Apple Pay is a win for (smart) retailers

How Apple Pay works
How Apple Pay works

When executives at the chain restaurant Panera Bread started having secret talks with Apple in June, they immediately knew Apple Pay was a safe bet.

It takes a huge target off the company's back. Apple Pay's security features mean that Panera Bread (PNRA) doesn't collect credit card data from shoppers, so it has less to lose if it ever gets hacked.

"This makes complete sense," said Blaine Hurst, a top technology executive at Panera. "It clearly reduces liability. It takes any transaction done with Apple Pay out of my major list of concerns."

Instead of handing shops your credit card, Apple Pay generates a one-time-use, unique code. It's not worth stealing.

"That's nirvana for merchants," said Jason Oxman, who heads the Electronic Transaction Association trade group.

Related: Why retailers are afraid of Apple Pay

This is important in the Age of Hacks. When thieves break into a major retailer's computers and steal credit cards, fraud charges initially hit banks but eventually slide down to the shop that got hacked.

Target (TGT) already faces $148 million in costs related to its data breach last year. Home Depot (HD) is expected to pay out even more.

Sports Authority's chief information officer, Kathy Persian, said this presents an opportunity to avoid a similar incident at her company. It's one of the reasons Sports Authority had already deployed tap-to-pay technology for Google Wallet at its 470 U.S. stores.

"It gets us out of the business of having any credit card information at all. It's a major win," she said.

'Apple Pay' may be safer than plastic
'Apple Pay' may be safer than plastic

The only downside for retailers: They lose the ability to track shoppers the traditional way. Ever give up your zip code at checkout? Stores routinely pair that with your credit card number to figure out exactly who you are and where you live.

"The data is valuable. That was their only point of collection, their only anchor," said Cherian Abraham, a mobile payment expert with Experian.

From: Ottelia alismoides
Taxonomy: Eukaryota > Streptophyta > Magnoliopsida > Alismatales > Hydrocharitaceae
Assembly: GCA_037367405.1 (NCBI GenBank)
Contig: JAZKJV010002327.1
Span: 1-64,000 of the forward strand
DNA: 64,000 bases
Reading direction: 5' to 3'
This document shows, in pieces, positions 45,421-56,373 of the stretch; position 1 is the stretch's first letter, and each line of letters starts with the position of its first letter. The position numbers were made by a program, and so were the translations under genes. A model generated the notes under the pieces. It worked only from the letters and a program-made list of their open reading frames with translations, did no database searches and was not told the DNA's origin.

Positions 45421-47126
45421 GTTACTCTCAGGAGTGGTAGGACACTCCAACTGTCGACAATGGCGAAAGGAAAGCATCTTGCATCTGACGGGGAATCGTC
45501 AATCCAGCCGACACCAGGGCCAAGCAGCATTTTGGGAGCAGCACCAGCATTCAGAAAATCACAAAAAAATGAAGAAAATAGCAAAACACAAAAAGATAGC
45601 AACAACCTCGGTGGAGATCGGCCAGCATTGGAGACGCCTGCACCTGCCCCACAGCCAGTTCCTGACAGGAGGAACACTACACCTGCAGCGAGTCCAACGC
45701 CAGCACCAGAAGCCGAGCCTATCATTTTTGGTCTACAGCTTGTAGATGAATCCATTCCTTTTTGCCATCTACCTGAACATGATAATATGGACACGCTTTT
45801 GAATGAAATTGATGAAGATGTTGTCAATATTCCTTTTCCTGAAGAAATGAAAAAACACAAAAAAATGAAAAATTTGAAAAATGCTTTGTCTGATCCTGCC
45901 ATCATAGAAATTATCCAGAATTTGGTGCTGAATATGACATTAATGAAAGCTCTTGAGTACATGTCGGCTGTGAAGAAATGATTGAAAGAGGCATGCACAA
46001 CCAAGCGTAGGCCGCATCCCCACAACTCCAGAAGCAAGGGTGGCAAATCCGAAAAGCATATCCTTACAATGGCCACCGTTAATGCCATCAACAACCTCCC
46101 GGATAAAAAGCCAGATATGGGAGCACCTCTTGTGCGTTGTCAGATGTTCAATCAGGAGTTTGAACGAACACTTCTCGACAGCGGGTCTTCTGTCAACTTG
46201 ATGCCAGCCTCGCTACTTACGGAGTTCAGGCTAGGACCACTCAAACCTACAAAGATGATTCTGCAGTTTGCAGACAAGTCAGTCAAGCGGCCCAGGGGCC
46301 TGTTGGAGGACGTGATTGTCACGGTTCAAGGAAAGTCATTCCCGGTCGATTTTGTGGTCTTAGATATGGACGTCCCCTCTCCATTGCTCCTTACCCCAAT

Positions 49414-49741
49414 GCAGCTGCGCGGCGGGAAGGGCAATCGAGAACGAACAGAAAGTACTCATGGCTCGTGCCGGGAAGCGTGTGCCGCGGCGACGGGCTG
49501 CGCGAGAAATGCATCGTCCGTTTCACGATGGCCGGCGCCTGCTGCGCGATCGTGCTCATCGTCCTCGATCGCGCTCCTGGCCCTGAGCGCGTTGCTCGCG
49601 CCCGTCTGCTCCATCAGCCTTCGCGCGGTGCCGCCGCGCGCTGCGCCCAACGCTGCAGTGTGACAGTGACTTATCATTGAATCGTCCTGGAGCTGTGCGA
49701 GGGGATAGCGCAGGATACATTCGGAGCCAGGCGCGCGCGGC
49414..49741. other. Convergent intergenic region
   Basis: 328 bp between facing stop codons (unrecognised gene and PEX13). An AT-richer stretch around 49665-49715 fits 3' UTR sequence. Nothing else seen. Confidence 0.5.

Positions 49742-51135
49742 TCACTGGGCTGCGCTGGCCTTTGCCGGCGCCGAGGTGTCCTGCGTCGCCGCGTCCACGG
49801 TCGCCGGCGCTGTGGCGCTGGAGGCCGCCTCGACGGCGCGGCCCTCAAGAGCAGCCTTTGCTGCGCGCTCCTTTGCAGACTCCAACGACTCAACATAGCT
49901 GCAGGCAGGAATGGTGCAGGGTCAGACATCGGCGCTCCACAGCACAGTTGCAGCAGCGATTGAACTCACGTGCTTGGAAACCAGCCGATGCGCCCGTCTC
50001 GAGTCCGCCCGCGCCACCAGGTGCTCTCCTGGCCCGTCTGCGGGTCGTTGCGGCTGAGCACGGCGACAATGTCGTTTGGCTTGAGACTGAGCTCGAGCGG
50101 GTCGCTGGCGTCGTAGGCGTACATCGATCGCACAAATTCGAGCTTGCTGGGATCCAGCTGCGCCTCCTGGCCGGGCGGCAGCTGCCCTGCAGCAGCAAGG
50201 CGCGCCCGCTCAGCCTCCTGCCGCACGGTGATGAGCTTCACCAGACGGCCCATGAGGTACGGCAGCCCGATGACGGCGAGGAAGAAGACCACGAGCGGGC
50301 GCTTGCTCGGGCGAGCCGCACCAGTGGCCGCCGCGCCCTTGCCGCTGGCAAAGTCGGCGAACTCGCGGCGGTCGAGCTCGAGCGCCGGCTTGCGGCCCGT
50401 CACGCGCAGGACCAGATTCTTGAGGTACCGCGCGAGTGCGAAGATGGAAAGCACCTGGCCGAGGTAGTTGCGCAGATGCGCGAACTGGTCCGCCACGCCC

That's one reason retailers like Wal-Mart (WMT) and Target (TGT) have rejected Apple Pay and Google Wallet, experts say. Credit card fees are another.

But adopting Apple Pay is actually a strategic move for better customer tracking in the long run, Abraham said. If shoppers are more attached to their phones, then it's easier to communicate with them in stores via Bluetooth and Wi-Fi signals.

That means more personalized coupons, rewards and aisle-by-aisle tracking.

Related: CVS and Rite-Aid are dragging you into a fight with Apple Pay

Indeed, several retailers who partnered with Apple (AAPL) told CNNMoney this technology fits perfectly with their high-tech plans. What they lose in credit card data they can make up with loyalty programs.

Persian, for example, said Sports Authority "won't lose insight" as long as customers keep using "The League" rewards program.

For Walgreen's and its subsidiary, Duane Reade, the move to mobile payments fits perfectly in their "digital wallet strategy," said Deepika Pandey, a digital marketing executive at Walgreen Co. (WAG)

"It goes beyond payments," she said. "We think about integrating our loyalty program," which exists on an app that lives in another part of the iPhone.

Merging the two isn't currently possible -- if ever. So for now, customers can pay instantly with a tap of their phone, then switch to a different app to scan themselves into the system.

And some companies hope customers will pay with their phone -- but then reach for their plastic loyalty card. That's the case at Panera, where half of its transactions come from the 18 million members who identify themselves at checkout, Hurst said.

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